You’re instantly moving at 130 kph, the long stretching highway thinning on the horizon, turning to dust in the past behind. There’s a permanent sunset, since the sun now spins horizontally. Shooting stars fall to the east, the closest to darkness we’ll see. The stadium lights of the city replicate the daylight, but from here, practically alone on the salt flats, there’s nothing but dry desert and evening light. Let everything stop, and then spin out of control. Tempos are dancing, the radio sings, and the lost days have past. We never thought the dreamers would win in the end, but we did.

Night Ride is the debut release of Bun Tapes, available in an unnumbered edition with a full color insert, white and transparent norelco case, and sun-orange imprinted cassettes.

Cassette available now in these shops:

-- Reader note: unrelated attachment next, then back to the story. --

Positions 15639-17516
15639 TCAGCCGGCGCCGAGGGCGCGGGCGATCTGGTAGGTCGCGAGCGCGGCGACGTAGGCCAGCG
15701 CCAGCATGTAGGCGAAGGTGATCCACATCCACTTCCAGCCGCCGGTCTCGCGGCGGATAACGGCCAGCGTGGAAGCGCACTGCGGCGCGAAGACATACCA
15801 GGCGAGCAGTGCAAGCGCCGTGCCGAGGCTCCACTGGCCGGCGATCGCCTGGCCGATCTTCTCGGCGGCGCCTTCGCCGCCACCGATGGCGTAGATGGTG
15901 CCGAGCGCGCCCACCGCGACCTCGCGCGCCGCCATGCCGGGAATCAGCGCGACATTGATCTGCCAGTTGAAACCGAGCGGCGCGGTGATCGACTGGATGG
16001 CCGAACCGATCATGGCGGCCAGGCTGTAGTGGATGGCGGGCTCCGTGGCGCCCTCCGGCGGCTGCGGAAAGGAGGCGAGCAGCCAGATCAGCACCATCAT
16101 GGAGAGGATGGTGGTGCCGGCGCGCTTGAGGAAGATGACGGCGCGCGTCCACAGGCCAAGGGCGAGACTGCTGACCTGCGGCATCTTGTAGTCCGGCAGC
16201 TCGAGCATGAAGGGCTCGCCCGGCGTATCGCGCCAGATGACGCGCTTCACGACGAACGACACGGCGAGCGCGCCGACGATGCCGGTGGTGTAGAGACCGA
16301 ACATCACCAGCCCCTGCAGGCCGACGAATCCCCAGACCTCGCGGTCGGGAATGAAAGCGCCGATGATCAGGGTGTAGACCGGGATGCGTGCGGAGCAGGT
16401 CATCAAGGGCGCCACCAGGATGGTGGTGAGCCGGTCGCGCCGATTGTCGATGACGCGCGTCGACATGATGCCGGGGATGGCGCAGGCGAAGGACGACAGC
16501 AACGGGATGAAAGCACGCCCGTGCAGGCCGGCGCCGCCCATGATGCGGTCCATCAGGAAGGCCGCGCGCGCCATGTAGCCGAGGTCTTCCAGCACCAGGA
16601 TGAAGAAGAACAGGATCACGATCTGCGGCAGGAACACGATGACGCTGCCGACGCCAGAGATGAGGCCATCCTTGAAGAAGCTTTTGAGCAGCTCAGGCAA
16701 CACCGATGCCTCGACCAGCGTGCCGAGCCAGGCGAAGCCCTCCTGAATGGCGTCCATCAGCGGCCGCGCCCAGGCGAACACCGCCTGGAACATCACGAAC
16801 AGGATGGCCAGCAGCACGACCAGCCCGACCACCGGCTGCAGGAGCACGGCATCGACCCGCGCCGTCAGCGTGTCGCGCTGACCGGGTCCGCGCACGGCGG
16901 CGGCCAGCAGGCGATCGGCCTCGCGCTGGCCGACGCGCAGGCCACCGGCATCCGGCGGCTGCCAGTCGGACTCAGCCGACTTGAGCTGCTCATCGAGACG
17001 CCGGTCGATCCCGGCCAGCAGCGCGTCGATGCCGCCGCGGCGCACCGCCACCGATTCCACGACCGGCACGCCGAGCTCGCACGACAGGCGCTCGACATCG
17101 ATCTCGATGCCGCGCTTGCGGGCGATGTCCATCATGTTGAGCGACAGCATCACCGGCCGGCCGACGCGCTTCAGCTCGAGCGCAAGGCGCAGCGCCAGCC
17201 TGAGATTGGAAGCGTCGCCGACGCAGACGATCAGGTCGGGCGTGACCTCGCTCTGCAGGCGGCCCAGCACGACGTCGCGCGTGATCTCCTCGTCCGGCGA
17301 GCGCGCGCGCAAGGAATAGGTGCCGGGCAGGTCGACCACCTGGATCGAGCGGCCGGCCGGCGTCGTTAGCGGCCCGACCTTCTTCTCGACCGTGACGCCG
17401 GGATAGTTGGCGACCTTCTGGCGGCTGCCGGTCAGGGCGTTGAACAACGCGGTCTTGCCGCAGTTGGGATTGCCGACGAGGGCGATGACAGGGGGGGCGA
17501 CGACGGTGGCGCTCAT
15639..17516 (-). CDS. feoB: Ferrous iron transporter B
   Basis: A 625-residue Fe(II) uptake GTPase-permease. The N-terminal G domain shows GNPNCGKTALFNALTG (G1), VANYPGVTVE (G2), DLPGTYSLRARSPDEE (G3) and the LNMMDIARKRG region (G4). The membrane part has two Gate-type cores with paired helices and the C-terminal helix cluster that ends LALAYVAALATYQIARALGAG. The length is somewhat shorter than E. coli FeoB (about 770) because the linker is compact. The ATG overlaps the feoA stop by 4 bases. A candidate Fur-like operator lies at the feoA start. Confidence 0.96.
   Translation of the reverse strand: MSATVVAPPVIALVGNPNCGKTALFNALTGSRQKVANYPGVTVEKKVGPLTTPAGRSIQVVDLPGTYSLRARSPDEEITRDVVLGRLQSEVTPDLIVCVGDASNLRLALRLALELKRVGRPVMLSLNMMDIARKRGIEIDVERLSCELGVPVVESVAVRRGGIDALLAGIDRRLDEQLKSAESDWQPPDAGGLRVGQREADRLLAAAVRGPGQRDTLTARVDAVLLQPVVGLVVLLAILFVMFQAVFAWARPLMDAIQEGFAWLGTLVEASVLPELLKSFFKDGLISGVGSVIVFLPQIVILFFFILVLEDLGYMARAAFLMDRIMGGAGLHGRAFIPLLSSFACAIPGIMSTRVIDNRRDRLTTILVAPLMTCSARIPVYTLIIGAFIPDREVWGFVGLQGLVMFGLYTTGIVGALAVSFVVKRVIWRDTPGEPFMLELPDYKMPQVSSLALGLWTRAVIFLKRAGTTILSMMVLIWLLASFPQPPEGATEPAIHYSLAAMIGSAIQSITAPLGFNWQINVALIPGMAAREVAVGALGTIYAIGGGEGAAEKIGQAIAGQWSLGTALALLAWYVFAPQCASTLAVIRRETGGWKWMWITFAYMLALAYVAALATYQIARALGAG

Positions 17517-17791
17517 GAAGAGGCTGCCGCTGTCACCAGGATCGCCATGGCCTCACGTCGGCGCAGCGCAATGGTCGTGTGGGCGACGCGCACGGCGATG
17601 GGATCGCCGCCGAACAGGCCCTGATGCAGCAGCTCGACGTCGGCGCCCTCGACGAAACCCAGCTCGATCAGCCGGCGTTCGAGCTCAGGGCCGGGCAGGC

Japan:  Bun Tapes  Meditations  Murmur Records

United Kingdom:  Norman Records

Digital: Rangefinder Bandcamp

Paging all Celer fans, paging all Celer fans, here is a new project from Will Long.

Based more along his love for synthy sequencing than the pastoral drift of his other noted group, the sound here is gently undulating pulsy synth work, very drifty and evocative but more in line with the kosmiche type sounds we regularly write about in these pages.

It sounds not unlike 70s scary synth soundtracks with undulating bloops underneath phasing keys. There is a nice sense of melody to some of the tracks with chord patterns shifting creating a quite melodic take on the genre.

On a very limited tape release.